Treatment is available in the form of enzyme replacement therapy and substrate reduction therapy for types I and III. These treatment options have generally made bone marrow transplantation obsolete. Currently, only supportive therapy is available for type II because of the inability of enzyme provided by replacement therapy to cross the blood-brain barrier.

 

The incidence of Gaucher disease type I ranges from 1 in 30,000 to 1 in 100,000 in the general population but is much more frequent among the Ashkenazi Jewish population with an incidence of approximately 1 in 900. Types II and III both have an incidence of approximately 1 in 100,000 in the general population.

 

A diagnostic workup for Gaucher disease may demonstrate the characteristic finding of Gaucher cells on bone marrow examination, other hematologic abnormalities, and hepatosplenomegaly. The diagnosis can be confirmed by the demonstration of reduced or absent acid beta-glucosidase activity in leukocytes (GBAW / Beta-Glucosidase, Leukocytes), or dried blood spots (PLSD / Lysosomal and Peroxisomal Storage Disorders Screen, Blood Spot) and molecular genetic analysis of the GBA gene (GBAZ / Gaucher Disease, Full Gene Analysis, Varies). Lyso-GL1 is a sensitive and specific biomarker for Gaucher disease, and an elevation of lyso GL-1 in blood supports the diagnosis. Lyso GL-1 has also been shown to be helpful in monitoring mildly symptomatic individuals for disease progression and in determining treatment response.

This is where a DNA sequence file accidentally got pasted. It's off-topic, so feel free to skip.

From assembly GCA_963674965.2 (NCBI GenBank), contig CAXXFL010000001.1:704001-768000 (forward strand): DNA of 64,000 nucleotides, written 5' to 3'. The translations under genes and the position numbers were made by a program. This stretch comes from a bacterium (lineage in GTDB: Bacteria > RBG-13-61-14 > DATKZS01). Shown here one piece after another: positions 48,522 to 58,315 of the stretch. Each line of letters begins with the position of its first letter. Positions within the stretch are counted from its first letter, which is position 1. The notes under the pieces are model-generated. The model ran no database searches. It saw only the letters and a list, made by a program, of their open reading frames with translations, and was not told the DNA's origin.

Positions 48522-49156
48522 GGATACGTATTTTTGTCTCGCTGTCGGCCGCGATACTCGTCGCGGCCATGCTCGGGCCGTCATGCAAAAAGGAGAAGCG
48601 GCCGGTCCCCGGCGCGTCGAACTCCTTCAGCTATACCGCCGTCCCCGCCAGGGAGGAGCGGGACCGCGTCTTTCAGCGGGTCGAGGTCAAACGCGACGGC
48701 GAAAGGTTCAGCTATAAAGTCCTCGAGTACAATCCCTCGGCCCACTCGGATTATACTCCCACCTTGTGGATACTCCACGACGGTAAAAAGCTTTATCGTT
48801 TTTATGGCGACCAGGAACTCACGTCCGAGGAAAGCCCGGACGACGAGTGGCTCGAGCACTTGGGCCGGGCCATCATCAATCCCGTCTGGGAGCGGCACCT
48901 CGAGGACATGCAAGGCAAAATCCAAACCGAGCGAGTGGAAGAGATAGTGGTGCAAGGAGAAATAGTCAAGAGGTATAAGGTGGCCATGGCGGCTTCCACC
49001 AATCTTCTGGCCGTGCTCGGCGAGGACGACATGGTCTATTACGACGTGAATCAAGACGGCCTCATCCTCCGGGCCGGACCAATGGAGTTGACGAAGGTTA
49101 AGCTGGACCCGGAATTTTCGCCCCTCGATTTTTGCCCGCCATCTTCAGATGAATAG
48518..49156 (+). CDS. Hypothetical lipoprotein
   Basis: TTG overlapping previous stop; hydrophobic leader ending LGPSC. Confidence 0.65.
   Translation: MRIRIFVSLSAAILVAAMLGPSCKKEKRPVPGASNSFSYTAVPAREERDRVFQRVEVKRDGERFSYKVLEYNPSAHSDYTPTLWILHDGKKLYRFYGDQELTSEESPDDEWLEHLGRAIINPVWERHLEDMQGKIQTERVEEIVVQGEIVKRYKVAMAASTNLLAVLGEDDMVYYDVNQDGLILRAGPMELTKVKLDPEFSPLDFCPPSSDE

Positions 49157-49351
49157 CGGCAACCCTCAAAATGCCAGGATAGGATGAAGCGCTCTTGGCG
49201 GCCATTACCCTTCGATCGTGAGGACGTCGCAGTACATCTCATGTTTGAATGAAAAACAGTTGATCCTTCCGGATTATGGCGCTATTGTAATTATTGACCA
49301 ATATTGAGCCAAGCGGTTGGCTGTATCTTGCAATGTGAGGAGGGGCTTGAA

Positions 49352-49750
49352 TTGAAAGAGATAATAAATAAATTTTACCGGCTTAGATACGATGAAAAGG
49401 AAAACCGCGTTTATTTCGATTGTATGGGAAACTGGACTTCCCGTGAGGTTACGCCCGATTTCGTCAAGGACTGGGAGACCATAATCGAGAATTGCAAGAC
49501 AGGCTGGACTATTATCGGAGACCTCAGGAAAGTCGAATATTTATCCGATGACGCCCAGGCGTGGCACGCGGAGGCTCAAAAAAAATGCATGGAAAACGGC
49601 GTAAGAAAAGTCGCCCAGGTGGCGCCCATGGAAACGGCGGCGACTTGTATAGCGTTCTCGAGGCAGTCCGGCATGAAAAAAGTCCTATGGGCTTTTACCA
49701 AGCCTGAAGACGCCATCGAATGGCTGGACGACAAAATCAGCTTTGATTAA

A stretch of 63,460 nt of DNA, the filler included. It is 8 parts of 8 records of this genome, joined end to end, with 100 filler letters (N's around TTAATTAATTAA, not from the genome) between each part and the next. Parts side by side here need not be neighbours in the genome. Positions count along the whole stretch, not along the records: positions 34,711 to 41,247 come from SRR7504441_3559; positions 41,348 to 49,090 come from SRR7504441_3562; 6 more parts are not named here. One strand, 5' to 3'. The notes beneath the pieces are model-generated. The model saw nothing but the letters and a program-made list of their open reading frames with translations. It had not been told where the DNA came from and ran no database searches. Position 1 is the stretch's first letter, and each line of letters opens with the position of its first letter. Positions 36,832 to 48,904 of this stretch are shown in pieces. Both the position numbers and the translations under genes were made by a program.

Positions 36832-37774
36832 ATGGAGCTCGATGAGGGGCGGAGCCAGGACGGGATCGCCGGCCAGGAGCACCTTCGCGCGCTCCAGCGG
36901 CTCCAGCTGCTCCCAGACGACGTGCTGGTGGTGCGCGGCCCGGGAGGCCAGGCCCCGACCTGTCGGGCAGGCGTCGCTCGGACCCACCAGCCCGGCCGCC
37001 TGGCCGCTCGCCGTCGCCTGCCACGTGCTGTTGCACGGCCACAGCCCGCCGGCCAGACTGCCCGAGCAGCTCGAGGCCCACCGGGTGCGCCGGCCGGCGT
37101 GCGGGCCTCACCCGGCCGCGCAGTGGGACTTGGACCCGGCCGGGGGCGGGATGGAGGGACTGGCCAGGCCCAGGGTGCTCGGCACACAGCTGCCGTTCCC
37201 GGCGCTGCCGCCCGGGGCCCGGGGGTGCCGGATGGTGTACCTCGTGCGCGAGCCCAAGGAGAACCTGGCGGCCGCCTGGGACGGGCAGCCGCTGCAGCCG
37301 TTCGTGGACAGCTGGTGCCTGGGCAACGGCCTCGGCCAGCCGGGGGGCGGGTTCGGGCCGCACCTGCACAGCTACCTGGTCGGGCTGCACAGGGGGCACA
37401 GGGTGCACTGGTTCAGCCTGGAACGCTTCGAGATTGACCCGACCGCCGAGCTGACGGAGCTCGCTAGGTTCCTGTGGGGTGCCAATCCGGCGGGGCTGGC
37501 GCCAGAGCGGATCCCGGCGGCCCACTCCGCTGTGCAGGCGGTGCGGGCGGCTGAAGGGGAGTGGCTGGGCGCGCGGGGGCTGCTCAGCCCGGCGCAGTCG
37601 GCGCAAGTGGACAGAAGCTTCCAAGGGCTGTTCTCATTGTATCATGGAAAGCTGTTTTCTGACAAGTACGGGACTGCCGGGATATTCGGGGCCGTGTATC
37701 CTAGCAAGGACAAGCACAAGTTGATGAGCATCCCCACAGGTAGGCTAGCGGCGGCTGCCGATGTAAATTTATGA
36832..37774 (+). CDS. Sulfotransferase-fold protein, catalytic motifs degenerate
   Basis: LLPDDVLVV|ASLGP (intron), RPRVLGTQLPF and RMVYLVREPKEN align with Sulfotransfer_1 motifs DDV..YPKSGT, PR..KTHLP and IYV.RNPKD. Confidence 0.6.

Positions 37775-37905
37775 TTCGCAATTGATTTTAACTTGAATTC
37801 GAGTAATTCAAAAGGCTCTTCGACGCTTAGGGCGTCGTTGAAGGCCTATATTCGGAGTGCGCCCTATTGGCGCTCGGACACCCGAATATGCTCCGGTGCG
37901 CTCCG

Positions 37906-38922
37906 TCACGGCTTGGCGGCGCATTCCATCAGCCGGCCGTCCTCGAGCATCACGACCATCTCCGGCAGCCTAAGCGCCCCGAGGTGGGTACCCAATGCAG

Reference Values

GLUCOPSYCHOSINE

Cutoff: ≤0.003 nmol/mL

Interpretation

An elevation of glucopsychosine (glucosylsphingosine: lyso-GL1) is indicative of Gaucher disease.

Clinical Reference